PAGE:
When I worked for Borders, Permuted Press had a co-distribution deal with Simon & Schuster where some of their more popular series also got published by Simon to give them a wider audience, better distribution, and a chance at more marketing and publicity. After reading Ex-Heroes, I immediately called up my Simon rep and told them they needed to seriously consider Peter Clines and his Ex series for their next round of Permuted Press acquisitions. Nothing came of it and Permuted went on to publish the second book in the series, Ex-Patriots. The final book in the trilogy ended up getting delayed, and as it turned out, that was because Peter was working a deal with Crown Publishing (and specifically their Broadway Books imprint) to bring the series to the masses. I applaud Permuted Press for all the support they offered Peter Clines. Without them, who knows where this series would be today.
And where it is today, is being released by Random House. Because I’m such an advocate for Peter Clines, I’m going to write a 3-part blog celebrating his zombie/superhero mash-up. First up, my review of Ex-Heroes. Before we get started though, here’s an excerpt, so you can know what to expect. Click HERE for the excerpt.
OK, on with the book. With Ex-Heroes, Clines blends elements from the superhero and zombie genres, which just so happens to be two of my favorite genres. While being set in post-apocalyptic Los Angeles, Ex-Heroes rotates between the past and present to give readers a glimpse at each of the heroes showcased in the book. After the apocalypse begins, the heroes band together to save over 4000 people at The Mount. Each hero has their own personification, but the story focuses mainly on St. George, Cerberus, and Gorgon. The only problem with having so many heroes featured (I only mentioned half of them) is that I wanted more. Clines could have easily added another 100 or so pages, but he keeps the pace brisk and the story flowing. This is due to his background in the film industry I’m sure. The good news about the fast pace of the novel is that it leaves the reader yearning for more.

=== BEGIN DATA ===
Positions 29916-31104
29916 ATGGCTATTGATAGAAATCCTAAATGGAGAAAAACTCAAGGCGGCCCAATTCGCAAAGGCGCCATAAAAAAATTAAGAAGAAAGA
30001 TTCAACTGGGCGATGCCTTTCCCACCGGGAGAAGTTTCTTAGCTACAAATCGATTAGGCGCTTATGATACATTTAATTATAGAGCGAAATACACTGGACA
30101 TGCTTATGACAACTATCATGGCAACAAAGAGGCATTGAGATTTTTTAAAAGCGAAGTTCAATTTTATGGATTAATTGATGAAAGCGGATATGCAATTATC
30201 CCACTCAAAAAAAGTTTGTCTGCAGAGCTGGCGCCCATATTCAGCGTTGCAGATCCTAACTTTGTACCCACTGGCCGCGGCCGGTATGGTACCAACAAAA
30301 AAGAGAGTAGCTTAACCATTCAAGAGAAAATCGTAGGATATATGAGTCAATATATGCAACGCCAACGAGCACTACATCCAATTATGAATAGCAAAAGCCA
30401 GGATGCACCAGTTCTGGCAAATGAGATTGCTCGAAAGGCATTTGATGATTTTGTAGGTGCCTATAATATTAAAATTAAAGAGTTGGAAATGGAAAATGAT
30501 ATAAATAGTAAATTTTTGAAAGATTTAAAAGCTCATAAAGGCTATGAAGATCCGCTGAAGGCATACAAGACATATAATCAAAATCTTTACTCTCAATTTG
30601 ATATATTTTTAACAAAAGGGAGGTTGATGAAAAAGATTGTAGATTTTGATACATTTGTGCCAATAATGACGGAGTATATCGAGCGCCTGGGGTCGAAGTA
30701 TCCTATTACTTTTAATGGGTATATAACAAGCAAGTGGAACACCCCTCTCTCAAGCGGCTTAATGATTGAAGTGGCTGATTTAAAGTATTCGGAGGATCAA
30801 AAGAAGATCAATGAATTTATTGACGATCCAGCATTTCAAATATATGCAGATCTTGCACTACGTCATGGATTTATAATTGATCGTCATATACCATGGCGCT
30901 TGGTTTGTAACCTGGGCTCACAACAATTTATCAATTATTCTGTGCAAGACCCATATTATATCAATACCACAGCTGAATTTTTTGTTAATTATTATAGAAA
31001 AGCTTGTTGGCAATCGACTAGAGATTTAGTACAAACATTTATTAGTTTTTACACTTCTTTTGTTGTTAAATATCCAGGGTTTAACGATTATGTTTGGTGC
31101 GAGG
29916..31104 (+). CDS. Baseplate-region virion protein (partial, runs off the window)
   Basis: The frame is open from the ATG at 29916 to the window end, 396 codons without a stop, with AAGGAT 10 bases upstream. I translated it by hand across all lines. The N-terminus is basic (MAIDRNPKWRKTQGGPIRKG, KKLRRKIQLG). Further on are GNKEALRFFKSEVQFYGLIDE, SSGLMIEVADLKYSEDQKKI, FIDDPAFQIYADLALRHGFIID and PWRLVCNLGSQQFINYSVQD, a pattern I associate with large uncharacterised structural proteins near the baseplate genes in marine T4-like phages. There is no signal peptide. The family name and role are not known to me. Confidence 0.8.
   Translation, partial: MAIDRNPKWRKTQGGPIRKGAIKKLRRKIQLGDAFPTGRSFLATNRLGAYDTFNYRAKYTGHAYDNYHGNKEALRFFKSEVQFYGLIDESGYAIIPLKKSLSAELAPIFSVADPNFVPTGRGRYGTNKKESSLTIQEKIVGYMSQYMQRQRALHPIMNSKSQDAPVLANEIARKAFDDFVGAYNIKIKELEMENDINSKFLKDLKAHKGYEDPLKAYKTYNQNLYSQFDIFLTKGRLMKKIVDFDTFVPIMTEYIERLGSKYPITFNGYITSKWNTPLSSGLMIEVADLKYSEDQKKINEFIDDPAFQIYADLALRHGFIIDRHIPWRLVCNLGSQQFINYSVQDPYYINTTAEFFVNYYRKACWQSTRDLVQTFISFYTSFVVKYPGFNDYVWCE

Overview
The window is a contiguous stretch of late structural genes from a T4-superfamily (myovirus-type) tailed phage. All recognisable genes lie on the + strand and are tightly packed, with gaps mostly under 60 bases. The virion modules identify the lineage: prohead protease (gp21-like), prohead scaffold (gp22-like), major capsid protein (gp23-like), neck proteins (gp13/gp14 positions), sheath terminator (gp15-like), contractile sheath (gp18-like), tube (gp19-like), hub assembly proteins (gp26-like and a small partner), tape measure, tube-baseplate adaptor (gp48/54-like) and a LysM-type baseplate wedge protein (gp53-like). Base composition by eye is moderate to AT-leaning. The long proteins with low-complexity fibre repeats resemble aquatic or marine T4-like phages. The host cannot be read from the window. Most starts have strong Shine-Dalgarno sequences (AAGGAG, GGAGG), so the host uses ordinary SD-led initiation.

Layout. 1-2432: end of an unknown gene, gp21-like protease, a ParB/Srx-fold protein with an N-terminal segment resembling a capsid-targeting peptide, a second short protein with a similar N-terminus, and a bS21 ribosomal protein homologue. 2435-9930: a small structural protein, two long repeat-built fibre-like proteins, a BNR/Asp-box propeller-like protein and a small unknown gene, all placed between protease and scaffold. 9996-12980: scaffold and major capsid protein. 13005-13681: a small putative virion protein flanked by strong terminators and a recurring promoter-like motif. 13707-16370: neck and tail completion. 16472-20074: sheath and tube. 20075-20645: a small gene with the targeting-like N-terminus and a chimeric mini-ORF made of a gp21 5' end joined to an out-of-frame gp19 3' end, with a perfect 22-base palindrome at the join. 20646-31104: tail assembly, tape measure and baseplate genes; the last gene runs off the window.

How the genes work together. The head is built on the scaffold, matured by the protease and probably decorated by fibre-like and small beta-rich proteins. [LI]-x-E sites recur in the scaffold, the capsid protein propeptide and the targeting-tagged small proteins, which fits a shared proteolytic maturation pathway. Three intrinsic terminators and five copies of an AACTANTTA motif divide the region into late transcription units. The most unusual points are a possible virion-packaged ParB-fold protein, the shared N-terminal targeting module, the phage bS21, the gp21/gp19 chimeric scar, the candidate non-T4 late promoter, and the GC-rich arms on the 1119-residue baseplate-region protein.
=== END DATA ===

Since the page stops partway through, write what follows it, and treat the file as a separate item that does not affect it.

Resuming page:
Folks looking for a pure zombie novel may be a tad disappointed with Ex-Heroes because it doesn’t just stick with the regular tropes of the genre. Instead it asks the fundamental question about how the existence of superheroes would affect the zombie apocalypse. It’s not just the heroes that need to be focused on. While doing what they can to survive, the survivors on The Mount discover that there’s a rival group who might just be more dangerous than that actual zombies.
I’m extremely happy that Ex-Heroes is on the verge of breaking out even further. To put it bluntly, it’s a fun read…especially the running contest everyone has on who can kill the biggest celebrity zombie (they are in LA afterall). Think of Ex-Heroes as the book equivalent of a summer movie blockbuster. Who knows, maybe one day, it’ll transition to the silver screen.